FEINSTEINThere's also the idea of just physical exercise, which is good for all of us, regardless of what sport we're playing, whether it's swimming or football, or basketball or track or hockey, whatever sport you might want to pick, that's a good thing. And also, as I said before, and I think this is really important, Kojo, is learning how to deal with adversity.
FEINSTEINBecause there's never been an athlete in the history of the world, whether it's Michael Jordan or Tiger Woods or people like you and me, Kojo, who hasn't had adversity in terms of trying to compete. And how, you know, the old cliché is that adversity reveals character. And the better you learn to handle adversity, no matter what level athlete you are, whether you're a six-year-old or whether you're a sixty-year-old, the better off you're going to be.
NNAMDIThank you very much for your call, Leo. John, you owe much of your success as a journalist to something you call the importance of hanging around. What do you mean by that?
FEINSTEINWell, especially in today's world, Kojo, where athletes and coaches are trained to say the right thing. The kids listening probably haven't seen the movie "Bull Durham" yet. They're too young for it. But there's a point in the movie where an older player is telling a younger player how to talk to reporters and how to always say the right thing, give your teammates credit. Talk about how lucky you are to be where you are, but basically don't reveal anything about yourself.
FEINSTEINAnd I found, through the years, that the most revelatory moments usually come when you don't have a notebook out or a tape recorder on, when you're just standing on a range talking to golfers or standing at someone's locker talking to a player, without asking any questions. Usually, the first questions I ask, how's your family. I try to know something about the player. How are John and Bobby? My brother's name is Bobby. So, they see you as a human being, and therefore might be willing to reveal something of them to you as a human being.
FEINSTEINAnd, you know, my very first book -- adults' book "Season on the Brink," the best -- most important part of that book was that I had access to Bob Knight the coach and to his players in Indiana, and rarely did very much interviewing. I just sort of hung around. And I learned from that, that that's the way, often, you learn the most, without asking what you think are smart questions and often aren't.
NNAMDIBecause a lot of reporting simply has to do with the powers of observation, (laugh) so to speak.
FEINSTEINVery much. And you know the old saying about 80 percent of success is showing up.
FEINSTEINAnd so if you show up -- and when -- one of the players on Indiana's team that year was a guy named Steve Alford. And he wrote a book of his own a few years later after Indiana won a national championship. And the chapter on his junior year, which was my year at Indiana, was called "The Invisible Man," and that was me. And that was the best compliment he could possibly pay me.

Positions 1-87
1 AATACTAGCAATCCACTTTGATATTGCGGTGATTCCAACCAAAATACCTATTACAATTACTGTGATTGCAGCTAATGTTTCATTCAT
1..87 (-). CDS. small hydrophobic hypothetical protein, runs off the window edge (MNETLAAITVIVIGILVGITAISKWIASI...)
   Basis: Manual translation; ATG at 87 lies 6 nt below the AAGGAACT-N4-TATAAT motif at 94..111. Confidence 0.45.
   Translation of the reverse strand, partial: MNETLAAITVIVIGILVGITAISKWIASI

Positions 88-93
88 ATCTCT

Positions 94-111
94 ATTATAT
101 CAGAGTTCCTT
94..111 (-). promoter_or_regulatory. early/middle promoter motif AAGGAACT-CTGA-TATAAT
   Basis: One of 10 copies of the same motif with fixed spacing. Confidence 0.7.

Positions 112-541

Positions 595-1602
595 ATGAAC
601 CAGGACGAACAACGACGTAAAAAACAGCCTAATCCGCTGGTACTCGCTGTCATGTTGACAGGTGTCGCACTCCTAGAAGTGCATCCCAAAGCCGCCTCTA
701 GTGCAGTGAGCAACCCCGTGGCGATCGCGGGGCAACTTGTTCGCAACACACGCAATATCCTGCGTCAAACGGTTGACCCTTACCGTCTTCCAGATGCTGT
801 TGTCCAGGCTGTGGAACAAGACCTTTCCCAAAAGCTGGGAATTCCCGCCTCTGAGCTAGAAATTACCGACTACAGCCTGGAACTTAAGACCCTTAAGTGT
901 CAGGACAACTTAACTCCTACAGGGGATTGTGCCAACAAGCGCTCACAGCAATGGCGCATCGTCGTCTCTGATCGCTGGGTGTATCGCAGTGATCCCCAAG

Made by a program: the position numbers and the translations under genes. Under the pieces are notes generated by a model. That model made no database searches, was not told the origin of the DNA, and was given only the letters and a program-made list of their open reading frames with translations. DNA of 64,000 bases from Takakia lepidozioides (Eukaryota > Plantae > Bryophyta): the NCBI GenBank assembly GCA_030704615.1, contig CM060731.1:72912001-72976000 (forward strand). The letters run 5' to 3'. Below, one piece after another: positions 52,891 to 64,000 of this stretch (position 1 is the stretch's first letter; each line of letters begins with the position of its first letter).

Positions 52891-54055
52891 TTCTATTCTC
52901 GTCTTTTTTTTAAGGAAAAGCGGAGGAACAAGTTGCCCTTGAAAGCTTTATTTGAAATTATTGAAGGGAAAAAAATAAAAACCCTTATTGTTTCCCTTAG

NNAMDIStella, 14 years old, asks, what is your advice for finding inspiration for young writers. And I really enjoyed reading the Susan Carol and Stevie series.
FEINSTEINYeah, thank you for that. That was six books. You mentioned them at the beginning, Kojo, including my first kid's book, "Last Shot," which got me started writing these kids' books. And that book really goes to the question, which is I think the best writing anybody does is when they're writing about a subject they know intimately.
FEINSTEINThe more -- I'm not big on reading about zombies or aliens landing from outer space. I know there are people who are, kids and grownups. I like to read books where I feel like, even if it's fiction -- and all my kids books are fiction -- even if it's fiction it reads as if it could have happened the way it's being described. And when I started to write these books, and the first one was "Last Shot," the subject I picked was the Final Four, the college basketball national championship weekend, because I'd already covered it 30 times.
FEINSTEINSo, when I wrote about what it looks like, sounds like, feels like to be there, I was writing from firsthand experience. And I was able to allow my characters, Stevie and Susan Carol, to have a close-up view, because they got to go to the Final Four by winning a writing contest that actually exists. I didn't make it up. And I think the more nonfiction you can put into fiction, the better it's going to read.
FEINSTEINAnd I think -- and going back to what I was told first, when I first started working at the student newspaper, the more different things you can learn about as you go along, the better off you're going to be as a reporter. And one last thing -- which is simplistic, but true -- the first piece of advice I give anybody who says they want to be a writer, is be a good reader. Because the more you read, the more you're going to know. And the more you know, the better you're going to write. It's simplistic, but it's true.
NNAMDIYour character, Stevie Thomas, is a young man from the northeast who gets a big break to write for a major newspaper. How much of Stevie did you model on John Feinstein?
FEINSTEINStevie is sort of a combination of me and my son Danny. Danny's a much better natural athlete than I ever was, but I had a love of writing that he doesn't have, at least at the moment, at the age of 26, he doesn't have. We're both wise guys. I think Danny probably got that from me, and Stevie gets that from Danny and me. So, he's really -- Stevie's really a combination of myself and my son Danny.
FEINSTEINSusan Carol, the female lead, is based on one of the people I mentioned, who taught me how to be a writer, taught me how to be a journalist, a woman named Susan Carol Robinson, who was two years ahead of me at Duke, was my first editor. She's a minister's daughter from Goldsboro, North Carolina just like Susan Carol Anderson, the fictional character. And Susan Carol Robinson loves Susan Carol Anderson, because she always wanted to be tall, and Susan Carol Anderson's quite tall.